Night Photography

Discussion in 'Beyond the Basics' started by CMan, Dec 27, 2006.

  1. CMan

    CMan TPF Noob!

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    There was a really cool image tonight...jet trails illuminated by the moon with stars behind them. However, it was frustrating, because I couldn't get them to show up in anything I took.

    I tried all kinds of apertures, ISO speeds, and exposure times, and I just didn't get anything. Anybody ever run into this roadblock as a beginner? Anyway I can get past it?
     
  2. Torus34

    Torus34 No longer a newbie, moving up!

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    Large aperture lens wide open, medium to high speed film, tripod, cable release. Start with 1/2 sec and run series of increasing length. The moon will, of course, be overexposed.
     
  3. Mmm.... not sure I agree. If the contrails you're trying to capture are close to being still (low wind) then you can use a much smaller aperture, and a much longer exposure. You will pick up a LOT more detail, and get a sharper image - IF nothing is moving in the wind.

    You MUST put your camera on something fixed and stationary - preferably a tri-pod.

    The moon will, of course, be overexposed.
     
  4. Don Simon

    Don Simon TPF Noob!

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    I've always used f/8 or thereabouts and a low ISO (200 or preferably under). I also did series of increasing length, though nothing as short as 1/2 second; more like 30 seconds, 1 minute, 2, 4, 8 etc, until I got an appropriate exposure. After a couple of attempts you get a rough idea of the length of exposure needed.

    That's film however; I haven't really tried much night photography or very long exposures with digital yet, and I don't know much about differences in sensitivity/reciprocity between the two.
     
  5. Groupcaptainbonzo

    Groupcaptainbonzo TPF Noob!

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    Try a wide apeture (They are on the camera/in the lens for a reason). And experement with exposure time. You will need as short an exposure as poss. NOTHING in the atmosphere is stationary... Large aperture, High ISO/ASA settings .TRIPOD. use cable release, Mirror lock up and self timer to trigger shutter and reduce vibration. Take a shot exposed for the moon. And without moving the setup. take another exposed for the contrails. Stars... errm yes.... are the same again but quite difficult as they are very feint and require VERY long exposures.. This will probably mean that the Halo / light polution, of the area, from the moon will interfere with the clarity of the image. Then in the darkroom (Digital or chemical) merge the two / three, negs / Exposures. and you SHOULD have what you are after....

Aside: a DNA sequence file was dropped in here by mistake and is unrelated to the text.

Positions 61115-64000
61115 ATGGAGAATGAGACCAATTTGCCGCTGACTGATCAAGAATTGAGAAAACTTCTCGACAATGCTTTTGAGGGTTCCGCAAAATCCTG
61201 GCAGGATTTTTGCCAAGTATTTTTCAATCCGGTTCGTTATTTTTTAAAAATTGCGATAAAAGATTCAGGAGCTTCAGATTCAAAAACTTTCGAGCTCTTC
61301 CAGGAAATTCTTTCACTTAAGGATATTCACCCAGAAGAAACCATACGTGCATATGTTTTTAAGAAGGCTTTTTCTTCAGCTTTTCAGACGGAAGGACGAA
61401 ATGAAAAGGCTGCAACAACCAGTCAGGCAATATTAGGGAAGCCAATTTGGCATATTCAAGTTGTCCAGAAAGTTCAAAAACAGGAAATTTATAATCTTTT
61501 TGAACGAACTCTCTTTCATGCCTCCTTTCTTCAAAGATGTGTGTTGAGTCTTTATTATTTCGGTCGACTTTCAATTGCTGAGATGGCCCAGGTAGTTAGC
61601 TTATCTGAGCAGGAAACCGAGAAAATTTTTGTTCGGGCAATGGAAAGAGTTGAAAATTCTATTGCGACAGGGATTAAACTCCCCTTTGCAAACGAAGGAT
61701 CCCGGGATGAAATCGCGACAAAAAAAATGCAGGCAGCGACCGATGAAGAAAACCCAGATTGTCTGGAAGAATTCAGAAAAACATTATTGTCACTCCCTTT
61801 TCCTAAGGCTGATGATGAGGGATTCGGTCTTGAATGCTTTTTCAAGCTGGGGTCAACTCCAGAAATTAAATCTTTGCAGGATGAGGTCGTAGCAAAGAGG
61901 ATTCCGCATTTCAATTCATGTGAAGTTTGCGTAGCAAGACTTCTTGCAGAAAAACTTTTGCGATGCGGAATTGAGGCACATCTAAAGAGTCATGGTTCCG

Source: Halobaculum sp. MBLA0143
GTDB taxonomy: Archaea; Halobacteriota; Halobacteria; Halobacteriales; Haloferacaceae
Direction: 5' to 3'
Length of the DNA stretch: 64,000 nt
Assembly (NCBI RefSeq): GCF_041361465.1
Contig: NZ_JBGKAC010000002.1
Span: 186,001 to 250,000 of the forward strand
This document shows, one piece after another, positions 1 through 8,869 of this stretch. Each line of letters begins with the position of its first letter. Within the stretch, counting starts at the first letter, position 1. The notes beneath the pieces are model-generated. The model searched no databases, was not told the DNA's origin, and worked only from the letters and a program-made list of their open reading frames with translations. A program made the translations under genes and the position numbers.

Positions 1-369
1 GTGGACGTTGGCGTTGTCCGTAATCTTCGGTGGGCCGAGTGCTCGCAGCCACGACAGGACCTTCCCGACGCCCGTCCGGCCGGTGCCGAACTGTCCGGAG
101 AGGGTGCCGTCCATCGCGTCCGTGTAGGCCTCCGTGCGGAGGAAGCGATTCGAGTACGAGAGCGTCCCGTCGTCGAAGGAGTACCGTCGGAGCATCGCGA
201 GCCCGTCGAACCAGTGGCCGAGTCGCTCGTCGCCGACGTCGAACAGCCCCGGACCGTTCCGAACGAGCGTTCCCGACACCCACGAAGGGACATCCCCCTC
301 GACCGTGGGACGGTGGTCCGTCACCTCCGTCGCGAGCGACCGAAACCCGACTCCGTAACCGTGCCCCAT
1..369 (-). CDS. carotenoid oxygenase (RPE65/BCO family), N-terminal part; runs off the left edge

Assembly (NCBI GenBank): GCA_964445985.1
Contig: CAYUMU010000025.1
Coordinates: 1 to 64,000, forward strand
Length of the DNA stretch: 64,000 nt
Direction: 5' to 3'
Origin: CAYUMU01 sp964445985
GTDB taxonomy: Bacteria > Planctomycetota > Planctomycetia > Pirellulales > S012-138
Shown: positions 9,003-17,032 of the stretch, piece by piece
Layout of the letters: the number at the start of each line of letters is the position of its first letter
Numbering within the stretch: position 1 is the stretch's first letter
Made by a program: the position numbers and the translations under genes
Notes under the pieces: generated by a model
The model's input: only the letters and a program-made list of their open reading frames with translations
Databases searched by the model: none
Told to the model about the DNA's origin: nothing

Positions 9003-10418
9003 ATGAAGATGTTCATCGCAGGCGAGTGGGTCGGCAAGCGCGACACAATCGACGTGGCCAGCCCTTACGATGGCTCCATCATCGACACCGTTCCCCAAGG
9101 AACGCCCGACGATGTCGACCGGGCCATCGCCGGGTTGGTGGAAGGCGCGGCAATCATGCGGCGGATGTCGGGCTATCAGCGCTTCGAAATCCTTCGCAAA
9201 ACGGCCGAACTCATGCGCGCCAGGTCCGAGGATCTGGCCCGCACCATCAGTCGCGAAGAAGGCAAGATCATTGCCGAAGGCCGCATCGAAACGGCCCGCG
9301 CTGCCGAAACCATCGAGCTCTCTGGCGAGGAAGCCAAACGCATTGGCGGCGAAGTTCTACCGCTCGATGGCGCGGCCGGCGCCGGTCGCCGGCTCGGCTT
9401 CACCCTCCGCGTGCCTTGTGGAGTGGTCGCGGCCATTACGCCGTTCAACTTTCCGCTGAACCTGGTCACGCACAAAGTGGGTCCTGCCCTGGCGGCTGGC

6. GMan_nz

    GMan_nz TPF Noob!

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    I had a similar problem trying to shoot the moon with my D50 (zoomed to 300mm, on a tripod, using a 5 second shutter delay so i wasn't wobbling things...) a couple of nights ago . . . the overexposure was killing me regardless of the ISO settings, aperture, shutter speeds etc that I fiddled with. Then I realised that I my metering was set to cover the whole scene . . . . mostly black and so the small bright white moon blows out. I simply switched to spot metering (I guess you could try centre-weighted if you have the option) and ended up with a couple of shots I was pretty happy with, including clearly discernable craters. Not bad for a boozey session on the deck :)
     
  7. CMan

    CMan TPF Noob!

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    If you're looking to get pictures of just the moon, try f/11 and 1/15. I've gotten spectacular results with those settings.

    In this case, I was mainly focusing on the things around the moon.

    I tried some of what you guys said tonight, as the same type thing was going on tonight, with jet trails and clouds around the moon. It was overexposed, as you said it would be, but I haven't really played with the pictures yet. Once I have, I'll post one or two up if I find them good enough.
     

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